As coronavirus panic mounts, we Americans are in danger of losing sight of what our country is supposed to be all about. In times like these it's always useful to return to first principles, and for us those are the notions of our 18th century Founders.
In making the decision to break with Great Britain, and, later, to establish a Constitution and federal government for the United States, they rejected monarchy and hereditary aristocracy.
The Founders sought to give us a republican form of government; a government by and for the American people, one which would operate in the public interest, and one which would promulgate, enforce, and follow the rule of law.
In setting up a republic, the Framers knew from ancient, medieval, and modern history that they faced one great challenge. This was whether the American people possessed sufficient virtue in order to maintain self-government.
The quality of virtue, of paramount importance to the ancients as well as the moderns, had several aspects. One of them was the ability to act in a disinterested manner; doing what was best for others.
Altruism, and not self-interest, was required, because, over the course of history republics had foundered and died when the leaders chosen by the people, or the people themselves, had succumbed to corruption.
Corruption remains a central concern for our republic, as the scrutiny of Mrs. Clinton in the 2016 election, and the criticism of the Biden family’s involvement with China and the Ukraine in 2020's contest also suggests.
But virtue is about more than not succumbing to greed.
For the ancients, and Plato in particular, virtue included other aspects. In Plato’s "Republic," still an influential work of political philosophy, he maintained that there are four cardinal components of virtue — wisdom, temperance, courage, and justice.
The current reaction to the threat of coronavirus strongly suggests that this nation is demonstrating a marked lack of all four of these.
The widespread failure to put the national health threat in perspective indicates a national deficit in wisdom. The indications are that the health risk of the virus is not significantly different from that posed by typical outbreaks of influenza or the common cold.
One should obviously take the usual precautions, such as maintaining personal hygiene, dressing appropriately, and avoiding others when one is ill, but to close schools, cancel sports events, concerts, and conferences seems like something other than temperance.
We are even being told by our churches, clubs, and civic organizations that we should avoid basic human contact such as shaking hands. This is not exactly a manifestation of the kind of courage Plato had in mind, or which this country once manifested.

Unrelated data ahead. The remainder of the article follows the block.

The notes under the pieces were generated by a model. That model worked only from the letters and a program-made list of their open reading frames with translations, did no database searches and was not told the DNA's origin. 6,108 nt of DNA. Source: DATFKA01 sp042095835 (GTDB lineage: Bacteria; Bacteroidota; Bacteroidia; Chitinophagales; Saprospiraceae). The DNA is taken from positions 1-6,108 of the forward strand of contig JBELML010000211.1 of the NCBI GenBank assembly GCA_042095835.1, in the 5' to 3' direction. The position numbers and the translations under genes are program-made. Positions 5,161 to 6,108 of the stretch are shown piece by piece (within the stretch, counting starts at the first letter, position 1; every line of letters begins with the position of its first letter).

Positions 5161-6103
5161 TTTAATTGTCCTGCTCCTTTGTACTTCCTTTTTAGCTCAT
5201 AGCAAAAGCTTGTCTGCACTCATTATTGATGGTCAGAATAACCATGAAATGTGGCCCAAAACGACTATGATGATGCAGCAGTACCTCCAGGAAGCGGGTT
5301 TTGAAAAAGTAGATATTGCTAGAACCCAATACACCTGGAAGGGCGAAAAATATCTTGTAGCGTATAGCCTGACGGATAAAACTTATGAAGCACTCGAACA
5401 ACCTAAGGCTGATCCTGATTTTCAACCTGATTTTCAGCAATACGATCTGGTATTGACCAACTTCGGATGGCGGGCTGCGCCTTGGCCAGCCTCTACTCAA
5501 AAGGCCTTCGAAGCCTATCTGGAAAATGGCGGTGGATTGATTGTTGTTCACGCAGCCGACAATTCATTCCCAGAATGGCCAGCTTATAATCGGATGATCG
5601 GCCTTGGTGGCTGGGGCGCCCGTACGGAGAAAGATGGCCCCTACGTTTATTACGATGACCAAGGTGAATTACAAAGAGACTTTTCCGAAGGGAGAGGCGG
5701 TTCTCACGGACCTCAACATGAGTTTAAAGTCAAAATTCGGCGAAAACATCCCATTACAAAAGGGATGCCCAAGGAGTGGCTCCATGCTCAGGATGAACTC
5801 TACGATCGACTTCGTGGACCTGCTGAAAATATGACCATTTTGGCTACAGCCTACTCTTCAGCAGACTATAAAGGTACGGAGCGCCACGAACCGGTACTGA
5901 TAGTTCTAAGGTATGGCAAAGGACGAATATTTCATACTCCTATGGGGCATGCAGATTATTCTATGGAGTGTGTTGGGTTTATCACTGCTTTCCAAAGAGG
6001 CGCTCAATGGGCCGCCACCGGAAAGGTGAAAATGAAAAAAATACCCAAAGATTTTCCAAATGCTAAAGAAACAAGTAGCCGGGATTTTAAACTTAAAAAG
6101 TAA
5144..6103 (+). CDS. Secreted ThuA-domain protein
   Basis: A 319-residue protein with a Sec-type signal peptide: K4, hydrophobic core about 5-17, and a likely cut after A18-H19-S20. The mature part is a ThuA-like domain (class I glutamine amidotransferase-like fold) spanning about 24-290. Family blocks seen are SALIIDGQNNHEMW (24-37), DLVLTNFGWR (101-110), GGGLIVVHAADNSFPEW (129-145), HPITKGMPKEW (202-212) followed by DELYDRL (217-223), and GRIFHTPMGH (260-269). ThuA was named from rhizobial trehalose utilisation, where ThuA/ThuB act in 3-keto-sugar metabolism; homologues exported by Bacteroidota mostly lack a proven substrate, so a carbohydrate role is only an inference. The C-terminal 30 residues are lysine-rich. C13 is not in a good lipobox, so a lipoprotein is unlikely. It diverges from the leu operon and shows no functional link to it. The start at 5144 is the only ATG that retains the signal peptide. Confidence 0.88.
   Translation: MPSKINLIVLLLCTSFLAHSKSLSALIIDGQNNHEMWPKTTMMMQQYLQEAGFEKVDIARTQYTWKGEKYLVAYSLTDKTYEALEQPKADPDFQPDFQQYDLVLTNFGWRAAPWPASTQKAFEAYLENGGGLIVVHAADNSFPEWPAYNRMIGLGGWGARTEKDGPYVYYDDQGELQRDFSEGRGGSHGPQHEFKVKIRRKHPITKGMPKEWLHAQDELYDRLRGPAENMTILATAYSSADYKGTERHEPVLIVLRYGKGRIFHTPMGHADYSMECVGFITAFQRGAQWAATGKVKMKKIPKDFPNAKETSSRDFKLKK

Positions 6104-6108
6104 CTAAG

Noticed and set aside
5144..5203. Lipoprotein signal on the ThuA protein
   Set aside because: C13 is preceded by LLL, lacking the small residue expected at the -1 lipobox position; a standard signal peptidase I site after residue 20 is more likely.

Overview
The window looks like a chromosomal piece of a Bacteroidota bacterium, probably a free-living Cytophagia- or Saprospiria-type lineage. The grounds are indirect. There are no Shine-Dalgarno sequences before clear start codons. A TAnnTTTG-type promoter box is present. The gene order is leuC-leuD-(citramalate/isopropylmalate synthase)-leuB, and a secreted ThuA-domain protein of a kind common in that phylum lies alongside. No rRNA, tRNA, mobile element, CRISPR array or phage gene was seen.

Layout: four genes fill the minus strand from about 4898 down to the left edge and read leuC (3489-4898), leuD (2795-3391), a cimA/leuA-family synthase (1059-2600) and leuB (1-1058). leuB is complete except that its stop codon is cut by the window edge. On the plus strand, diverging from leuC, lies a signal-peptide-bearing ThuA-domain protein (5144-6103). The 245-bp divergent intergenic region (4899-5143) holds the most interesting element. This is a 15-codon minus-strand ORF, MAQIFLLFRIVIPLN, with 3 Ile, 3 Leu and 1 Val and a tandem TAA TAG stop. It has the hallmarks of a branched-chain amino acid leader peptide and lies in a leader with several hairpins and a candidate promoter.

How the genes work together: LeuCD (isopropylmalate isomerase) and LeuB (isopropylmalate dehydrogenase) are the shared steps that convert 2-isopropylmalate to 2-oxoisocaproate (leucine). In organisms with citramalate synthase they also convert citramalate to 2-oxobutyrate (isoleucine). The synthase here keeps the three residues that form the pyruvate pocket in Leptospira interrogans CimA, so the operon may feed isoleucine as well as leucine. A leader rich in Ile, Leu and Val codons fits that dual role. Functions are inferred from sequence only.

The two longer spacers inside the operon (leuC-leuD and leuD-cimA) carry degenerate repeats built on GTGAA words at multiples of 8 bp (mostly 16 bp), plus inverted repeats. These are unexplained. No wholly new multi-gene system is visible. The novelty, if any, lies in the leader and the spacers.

When our great Universities, as is now being done, close down, send students home, and purport to teach by remote learning, something precious is being lost. Actual human contact, live discussion after class among students, real rather than virtual community is what sustains learning.
In our administrators’ understandable avoidance of health risks and possible lawsuits, we are seeing a new and pernicious manifestation of "cancel culture," one that, if it continues, poses the risk of not only cultural collapse, but financial as well, as the precipitous decline in the stock market indicates.
The protection of "snowflakes" on our campuses, the carving out of "safe spaces," where challenging ideas must not be raised, now seems to have transmogrified into a situation where a new risk to health must be met with what amounts to a shutting down of society.
Not only is this not wise, temperate, or courageous, it is manifestly unjust, in that it risks the abandonment of what makes life worthwhile — human society itself.
This is, in short, madness.
What we are seeing is an aspect of a deep failing in current secular society, the notion that our government and our institutions must protect us from all inconvenience and harm from cradle to grave. Related to this notion, of course, are the fundamental errors that science has the potential to bring us utopia on earth; that the purpose of human life is personal safety and comfort.
This is an impoverished view of the human condition, and a prescription for decadence and decline, Our Framers also knew that our lives ought to be about something greater than self-satisfaction, that there was a spiritual dimension to our human struggle, that wisdom sometimes comes from adversity and that we ought to be engaged, together, in the often difficult effort to discover timeless truths and to serve higher ends than our own pleasure.
It might be convenient to pretend otherwise, but as we close our universities, our schools, our sports events, and our society generally, we are becoming much less than we once were.
Stephen B. Presser is the Raoul Berger Professor of Legal History Emeritus at Northwestern’s Pritzker School of Law, the Legal Affairs Editor of Chronicles: A Magazine of American Culture, and a contributor to The University Bookman. He graduated from Harvard College and Harvard Law School, and has taught at Rutgers University, the University of Virginia, and University College, London. He has often testified on constitutional issues before committees of the United States Congress, and is the author of "Recapturing the Constitution: Race, Religion, and Abortion Reconsidered" (Regnery, 1994) and "Law Professsors: Three Centuries of Shaping American Law" (West Academic, 2017). Presser was a Visiting Scholar in Conservative Thought and Policy at the University of Colorado's Boulder Campus for 2018-2019. To read more of his reports — Click Here Now.
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